Riots erupt in Sweden’s capital just days after Trump comments

Just two days after President Trump provoked widespread consternation by seeming to imply, incorrectly, that immigrants had perpetrated a recent spate of violence in Sweden, riots broke out in a predominantly immigrant neighborhood in the northern suburbs of the country's capital, Stockholm.

The neighborhood, Rinkeby, was the scene of riots in 2010 and 2013, too. And in most ways, what happened Monday night was reminiscent of those earlier bouts of anger. Swedish police apparently made an arrest on drug charges at about 8 p.m. near the Rinkeby station. For reasons not yet disclosed by the police, word of the arrest prompted youths to gather.

Over four hours, the crowd burned about half a dozen cars, vandalized several shopfronts and threw rocks at police. Police spokesman Lars Bystrom confirmed to Sweden's Dagens Nyheter newspaper that an officer fired shots at a rioter but missed. A photographer for the newspaper was attacked and beaten by more than a dozen men and his camera was stolen.

Bystrom later said that a police officer was slightly injured and that one person was arrested for throwing rocks, news agencies reported. Some civilians were also assaulted while trying to stop looters, he said.

Bystrom said, “This kind of situation doesn’t happen that often, but it is always regrettable when they happen.”

In 2015, when the influx of refugees and migrants to Europe from Africa, the Middle East and Asia was at its peak, Sweden took in the greatest number per capita. By and large, integration has been a success story there, save for incidents such as Monday night's, which have taken place in highly segregated neighborhoods.

Dagens Nyheter analyzed crime statistics between October 2015 and January 2016 and concluded that refugees were responsible for only 1 percent of all crimimal incidents. That has done little to assuage perceptions, even among Swedes, that foreigners carry out the vast majority of crimes. A Pew Research Center study conducted in early 2016 indicated that 46 percent of Swedes believed that “refugees in our country are more to blame for crime than other groups.”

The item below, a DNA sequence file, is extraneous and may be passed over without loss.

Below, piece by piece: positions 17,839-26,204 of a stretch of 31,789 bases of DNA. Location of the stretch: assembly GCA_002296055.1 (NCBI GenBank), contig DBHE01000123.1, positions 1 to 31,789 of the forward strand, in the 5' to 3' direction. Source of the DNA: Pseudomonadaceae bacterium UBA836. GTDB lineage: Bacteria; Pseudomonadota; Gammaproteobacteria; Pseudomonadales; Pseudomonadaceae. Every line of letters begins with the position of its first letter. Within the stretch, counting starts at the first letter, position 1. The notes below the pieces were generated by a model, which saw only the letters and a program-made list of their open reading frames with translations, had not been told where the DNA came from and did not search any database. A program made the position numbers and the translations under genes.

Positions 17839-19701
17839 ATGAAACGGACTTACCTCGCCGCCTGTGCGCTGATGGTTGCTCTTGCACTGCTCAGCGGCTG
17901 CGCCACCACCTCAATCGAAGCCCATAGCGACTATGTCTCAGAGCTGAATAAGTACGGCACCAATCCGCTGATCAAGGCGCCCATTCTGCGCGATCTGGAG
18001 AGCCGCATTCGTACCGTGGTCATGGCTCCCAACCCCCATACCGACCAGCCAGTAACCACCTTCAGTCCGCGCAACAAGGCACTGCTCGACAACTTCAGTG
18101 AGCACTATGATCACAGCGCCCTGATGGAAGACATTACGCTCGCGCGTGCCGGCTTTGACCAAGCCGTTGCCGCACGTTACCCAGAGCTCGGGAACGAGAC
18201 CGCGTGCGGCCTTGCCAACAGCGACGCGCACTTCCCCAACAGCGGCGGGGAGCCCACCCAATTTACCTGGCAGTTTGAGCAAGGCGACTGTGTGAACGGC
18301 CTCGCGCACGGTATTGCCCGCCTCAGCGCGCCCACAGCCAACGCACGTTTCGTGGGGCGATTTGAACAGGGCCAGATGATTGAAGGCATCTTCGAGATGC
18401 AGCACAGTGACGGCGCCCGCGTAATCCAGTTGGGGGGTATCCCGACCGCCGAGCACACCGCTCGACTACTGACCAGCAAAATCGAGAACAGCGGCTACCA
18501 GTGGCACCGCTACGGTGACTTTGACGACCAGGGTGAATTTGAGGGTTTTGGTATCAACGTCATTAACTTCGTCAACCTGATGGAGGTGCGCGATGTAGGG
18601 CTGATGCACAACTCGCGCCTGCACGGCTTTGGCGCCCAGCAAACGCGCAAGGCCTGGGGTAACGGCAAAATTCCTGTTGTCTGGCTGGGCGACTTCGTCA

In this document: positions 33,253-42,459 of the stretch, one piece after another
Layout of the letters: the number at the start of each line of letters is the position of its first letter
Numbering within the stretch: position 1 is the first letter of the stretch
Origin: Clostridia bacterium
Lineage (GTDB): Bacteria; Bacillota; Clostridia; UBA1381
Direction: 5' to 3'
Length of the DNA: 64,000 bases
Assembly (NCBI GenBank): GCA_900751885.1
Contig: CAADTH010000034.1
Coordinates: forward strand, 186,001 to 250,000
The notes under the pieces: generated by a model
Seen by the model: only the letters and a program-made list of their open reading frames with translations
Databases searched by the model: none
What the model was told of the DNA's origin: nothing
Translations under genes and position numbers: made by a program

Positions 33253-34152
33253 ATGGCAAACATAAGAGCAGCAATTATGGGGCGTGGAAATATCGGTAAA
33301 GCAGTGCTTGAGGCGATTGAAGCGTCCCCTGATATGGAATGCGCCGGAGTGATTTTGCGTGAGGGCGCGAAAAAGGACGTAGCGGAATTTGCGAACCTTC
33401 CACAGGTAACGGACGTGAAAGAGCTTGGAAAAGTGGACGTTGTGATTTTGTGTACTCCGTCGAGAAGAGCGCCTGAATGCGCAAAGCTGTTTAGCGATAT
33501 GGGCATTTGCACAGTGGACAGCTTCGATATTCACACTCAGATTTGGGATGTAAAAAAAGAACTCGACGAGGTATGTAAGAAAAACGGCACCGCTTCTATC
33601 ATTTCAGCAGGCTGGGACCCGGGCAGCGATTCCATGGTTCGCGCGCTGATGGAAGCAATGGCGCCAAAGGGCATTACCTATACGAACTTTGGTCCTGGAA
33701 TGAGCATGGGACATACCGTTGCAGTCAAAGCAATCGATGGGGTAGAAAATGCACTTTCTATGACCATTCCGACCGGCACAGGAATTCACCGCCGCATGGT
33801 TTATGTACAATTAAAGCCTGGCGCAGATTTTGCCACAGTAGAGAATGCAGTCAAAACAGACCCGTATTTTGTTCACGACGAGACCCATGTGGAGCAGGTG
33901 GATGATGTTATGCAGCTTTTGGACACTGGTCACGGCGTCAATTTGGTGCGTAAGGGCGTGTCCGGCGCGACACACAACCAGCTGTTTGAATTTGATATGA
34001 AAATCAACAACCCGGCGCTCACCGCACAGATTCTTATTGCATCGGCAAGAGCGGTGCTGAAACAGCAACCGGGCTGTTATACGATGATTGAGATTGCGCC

Trump clarified on Twitter that he drew his claim about immigrant violence in Sweden — made at a campaign-style speech in Melbourne, Fla. — from a Fox News segment in which two Swedish police officers were interviewed. The segment was part of “Tucker Carlson Tonight” and featured filmmaker Ami Horowitz, who was introduced as someone who had documented an “incredible surge of refugee violence” in Sweden.

The two Swedish officers whose interview provided the basis for the report spoke out Monday and claimed that their testimony had been taken out of context. One of them, Anders Göranzon, said that the interview was about areas with high crime rates and that “there wasn’t any focus on migration or immigration.”

“We don’t stand behind it. It shocked us. He has edited the answers,” Göranzon said. “We were answering completely different questions in the interview. This is bad journalism.”